“This would be somewhat equivalent to being in a board meeting for a hospital and saying, ‘Gosh, the EMTs save lives and people would die without them, and we have 50 of them and they just aren’t paid enough, but nobody would say, ‘Well, what is our budget for labor?’” Paul said. “We’d have a debate on the facts—whether it’s an appropriate amount, how it compares to other employers, and we’d also ask how much money we have—which gets back to the question that has been underlying this entire debate: should we have to make choices? Who can be against increasing firefighters’ salaries? It’s that kind of empty, vacant sort of thinking that’s caused us to be $30 trillion in debt.”

Sinema responded by citing the multitude of congressional hearings, including one as recently as last month, and Government Accountability Office reports devoted to wildland firefighter compensation and the pay gap between federal firefighters and their state and local counterparts. Paul’s amendment ultimately failed by an 11-4 vote.

And on Tuesday, the Office of Personnel Management provided an update on its efforts to implement another provision of the bipartisan infrastructure law: creating a new occupational series for wildland firefighters. Prior to that bill’s passage, federal firefighters were classified in a more general “forestry technician” job category, meaning entry level hires often started at a GS-3 salary.

In a memo to agency human resources directors, Karen Jacobs, OPM’s acting deputy associate director for talent acquisition, classification and veterans programs unveiled draft qualifications standards for the new wildland fire management job series, following consultation with experts both on wildland firefighting and HR issues.

“Both technical agency fire management and human resources subject matter experts provided key insights into the duties and skills needed to perform wildland firefighting work,” she wrote.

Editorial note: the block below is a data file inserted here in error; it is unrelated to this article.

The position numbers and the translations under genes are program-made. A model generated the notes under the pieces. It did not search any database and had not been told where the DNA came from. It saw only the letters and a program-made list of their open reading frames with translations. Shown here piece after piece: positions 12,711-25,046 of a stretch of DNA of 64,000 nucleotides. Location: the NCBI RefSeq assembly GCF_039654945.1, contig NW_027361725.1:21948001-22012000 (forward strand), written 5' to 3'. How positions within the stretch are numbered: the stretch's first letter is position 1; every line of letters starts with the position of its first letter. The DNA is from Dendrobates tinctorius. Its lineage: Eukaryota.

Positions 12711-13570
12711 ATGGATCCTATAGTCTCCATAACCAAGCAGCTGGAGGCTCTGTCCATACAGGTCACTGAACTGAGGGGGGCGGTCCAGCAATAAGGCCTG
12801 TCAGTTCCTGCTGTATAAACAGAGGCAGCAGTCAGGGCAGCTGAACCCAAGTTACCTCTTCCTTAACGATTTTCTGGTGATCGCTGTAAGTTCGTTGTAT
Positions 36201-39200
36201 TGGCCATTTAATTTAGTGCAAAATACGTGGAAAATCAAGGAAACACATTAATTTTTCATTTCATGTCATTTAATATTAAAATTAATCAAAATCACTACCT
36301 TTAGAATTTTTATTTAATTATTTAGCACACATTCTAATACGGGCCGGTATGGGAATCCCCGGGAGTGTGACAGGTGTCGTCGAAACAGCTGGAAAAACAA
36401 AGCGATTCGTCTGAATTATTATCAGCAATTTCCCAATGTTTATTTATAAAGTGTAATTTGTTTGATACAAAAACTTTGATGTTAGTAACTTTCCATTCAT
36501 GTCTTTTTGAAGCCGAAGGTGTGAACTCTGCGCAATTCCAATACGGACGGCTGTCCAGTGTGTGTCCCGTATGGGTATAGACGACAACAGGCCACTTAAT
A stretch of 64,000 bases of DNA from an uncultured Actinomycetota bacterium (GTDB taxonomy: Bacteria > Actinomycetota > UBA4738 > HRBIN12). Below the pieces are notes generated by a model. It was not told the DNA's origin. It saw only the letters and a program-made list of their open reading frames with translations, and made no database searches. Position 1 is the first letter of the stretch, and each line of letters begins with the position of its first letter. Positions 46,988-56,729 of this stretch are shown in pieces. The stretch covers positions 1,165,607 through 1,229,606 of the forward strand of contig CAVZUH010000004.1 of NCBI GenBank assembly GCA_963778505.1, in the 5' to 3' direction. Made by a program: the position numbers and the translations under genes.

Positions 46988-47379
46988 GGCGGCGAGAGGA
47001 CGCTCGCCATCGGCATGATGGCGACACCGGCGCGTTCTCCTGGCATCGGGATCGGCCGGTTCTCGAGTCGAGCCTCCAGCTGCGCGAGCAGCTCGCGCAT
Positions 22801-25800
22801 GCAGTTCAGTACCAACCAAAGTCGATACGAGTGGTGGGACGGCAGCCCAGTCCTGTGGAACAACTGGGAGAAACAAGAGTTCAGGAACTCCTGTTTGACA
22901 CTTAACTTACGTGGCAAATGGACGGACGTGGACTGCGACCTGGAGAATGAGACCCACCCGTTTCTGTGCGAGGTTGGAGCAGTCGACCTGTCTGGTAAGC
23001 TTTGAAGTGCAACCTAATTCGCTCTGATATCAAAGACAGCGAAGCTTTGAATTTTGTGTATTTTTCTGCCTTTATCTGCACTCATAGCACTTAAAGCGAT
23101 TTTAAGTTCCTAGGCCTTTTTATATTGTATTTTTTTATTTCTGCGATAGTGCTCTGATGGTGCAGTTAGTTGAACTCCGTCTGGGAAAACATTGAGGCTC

Although the draft standards do not move wildland firefighting jobs up the General Schedule pay scale, with entry level positions still beginning at a GS-3, it does remove many of the barriers to firefighters serving at higher levels of the pay scale.

Under the draft standards, a GS-3 requires only six months of general “work experience or military service” and skills related to following instructions. A GS-4 or above would also require six months of specialized work experience related to controlling or extinguishing fires, forest fire control, prevention and suppression, rescue operations and other skills related to firefighting. That experience could be obtained on the job as a GS-3. And firefighters can serve at a GS-5 or above with at least one year of experience at a position at the next lower pay grade.

Alternately, a GS-3 could be hired provided they received firefighter training as part of their high school curriculum, and GS-4s may be hired upon completion of a two-year college program in fire training, fire science or other related fields. Applicants can be hired at a GS-5 without relevant job experience only if they have completed a four-year bachelor’s degree in fire related studies.

The qualification standards also include a litany of requirements related to applicants’ physical and mental health.

“As this is a new occupation, the draft shall be implemented upon issuance and used to qualify candidates for positions in this series,” Jacobs wrote. “Please review the application of this draft qualification standard for impact, clarity and easy of use over the next 30 days. We rely on agency human resources officials to ensure subject matter experts and program management officials are aware of the release of this draft standard and to seek their input.”